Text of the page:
Growers are keen to adopt automation to bridge the growing labor gap and ensure that their crops can be picked in time, according to the Global Harvest Automation Report, a first-of-its-kind study commissioned by Western Growers (WG).
The report is the first in a new annual series that will track, measure and report on industry progress in harvest automation across the fresh produce industry.
The Global Harvest Automation Report is part of WG’s Global Harvest Automation Initiative, which aims to accelerate ag automation by 50% in 10 years.
“One of the main aims of the report was to take a comprehensive look at the entire harvest ecosystem and provide a quantitative look to the Western Growers membership at how much harvest innovation is impacting their operations across fresh products for specialty crops, where the most progress is occurring, and why,” WG VP of Innovation Walt Duflock said in a news release. “Second, we wanted to provide an in-depth view of the innovators who are doing the heavy lifting by crop type, so growers would know who to contact based on the crops they grow.”
Among the findings of the report, which was prepared in collaboration with consultants at Roland Berger:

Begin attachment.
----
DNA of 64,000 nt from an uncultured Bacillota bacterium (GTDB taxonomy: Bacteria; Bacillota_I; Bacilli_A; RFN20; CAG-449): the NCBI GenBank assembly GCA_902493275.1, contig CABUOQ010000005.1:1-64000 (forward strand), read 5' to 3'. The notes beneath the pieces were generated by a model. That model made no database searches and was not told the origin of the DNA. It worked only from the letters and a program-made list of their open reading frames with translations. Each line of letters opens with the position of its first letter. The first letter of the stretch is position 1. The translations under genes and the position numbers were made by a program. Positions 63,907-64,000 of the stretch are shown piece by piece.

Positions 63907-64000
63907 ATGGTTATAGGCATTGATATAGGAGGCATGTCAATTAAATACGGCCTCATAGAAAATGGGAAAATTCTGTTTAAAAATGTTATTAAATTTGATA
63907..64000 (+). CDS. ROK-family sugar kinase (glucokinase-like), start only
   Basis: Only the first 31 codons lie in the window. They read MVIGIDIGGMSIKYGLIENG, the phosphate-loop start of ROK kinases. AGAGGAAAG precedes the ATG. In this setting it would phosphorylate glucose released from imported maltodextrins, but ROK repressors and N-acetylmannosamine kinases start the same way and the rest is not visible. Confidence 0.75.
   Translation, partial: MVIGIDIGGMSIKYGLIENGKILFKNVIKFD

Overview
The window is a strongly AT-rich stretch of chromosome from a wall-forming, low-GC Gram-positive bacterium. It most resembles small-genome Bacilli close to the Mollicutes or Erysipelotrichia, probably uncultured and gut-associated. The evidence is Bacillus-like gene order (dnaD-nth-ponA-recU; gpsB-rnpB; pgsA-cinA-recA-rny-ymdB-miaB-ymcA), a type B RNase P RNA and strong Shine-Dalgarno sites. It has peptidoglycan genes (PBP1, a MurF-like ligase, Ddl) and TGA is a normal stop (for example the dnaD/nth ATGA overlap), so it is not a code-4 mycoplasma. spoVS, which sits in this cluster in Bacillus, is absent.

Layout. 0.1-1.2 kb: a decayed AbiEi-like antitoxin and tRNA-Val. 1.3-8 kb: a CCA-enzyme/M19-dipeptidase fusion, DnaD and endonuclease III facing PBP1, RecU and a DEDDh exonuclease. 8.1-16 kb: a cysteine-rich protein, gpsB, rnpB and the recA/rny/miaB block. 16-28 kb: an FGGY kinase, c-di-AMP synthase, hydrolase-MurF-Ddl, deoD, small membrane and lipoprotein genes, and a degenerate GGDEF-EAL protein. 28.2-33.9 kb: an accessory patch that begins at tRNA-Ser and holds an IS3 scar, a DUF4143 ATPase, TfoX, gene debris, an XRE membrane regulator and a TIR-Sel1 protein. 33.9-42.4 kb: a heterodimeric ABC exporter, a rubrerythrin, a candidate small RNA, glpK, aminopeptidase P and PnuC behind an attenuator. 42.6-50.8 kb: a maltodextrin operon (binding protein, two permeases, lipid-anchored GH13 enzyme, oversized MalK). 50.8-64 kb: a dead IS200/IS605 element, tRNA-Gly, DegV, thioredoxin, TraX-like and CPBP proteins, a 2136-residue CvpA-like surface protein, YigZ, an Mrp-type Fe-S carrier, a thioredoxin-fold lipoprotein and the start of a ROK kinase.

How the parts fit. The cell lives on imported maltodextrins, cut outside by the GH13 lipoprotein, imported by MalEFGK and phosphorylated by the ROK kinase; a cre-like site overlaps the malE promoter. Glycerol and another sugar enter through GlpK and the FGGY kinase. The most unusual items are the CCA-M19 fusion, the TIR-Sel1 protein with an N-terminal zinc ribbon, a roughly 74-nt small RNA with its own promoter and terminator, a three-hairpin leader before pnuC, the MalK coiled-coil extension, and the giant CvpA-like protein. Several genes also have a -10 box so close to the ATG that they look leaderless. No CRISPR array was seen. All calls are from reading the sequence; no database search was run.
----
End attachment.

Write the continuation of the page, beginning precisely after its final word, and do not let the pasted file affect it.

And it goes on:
- 65% of participating growers have invested in automation over the past three years
- The average annual spend on automation was $350,000-$400,000 per grower
- Spending occurred in pre-harvest and harvest assist activities, including weeding, thinning, harvesting platforms and autonomous ground vehicles. It is anticipated that 30-60 percent of these activities will be automated by 2025.
- Harvest automation itself remains limited because of the technical difficulties in replicating the human hand to harvest delicate crops. It is anticipated that 20% of harvest activities will be automated by 2025.
The Executive Summary of the Global Harvest Automation Report is attached. Full print copies of the Global Harvest Automation Report will be available at the Western Growers booth at the World Ag Expo Feb. 8-10, 2022 in Tulare, California.
To download a complete digital copy click here.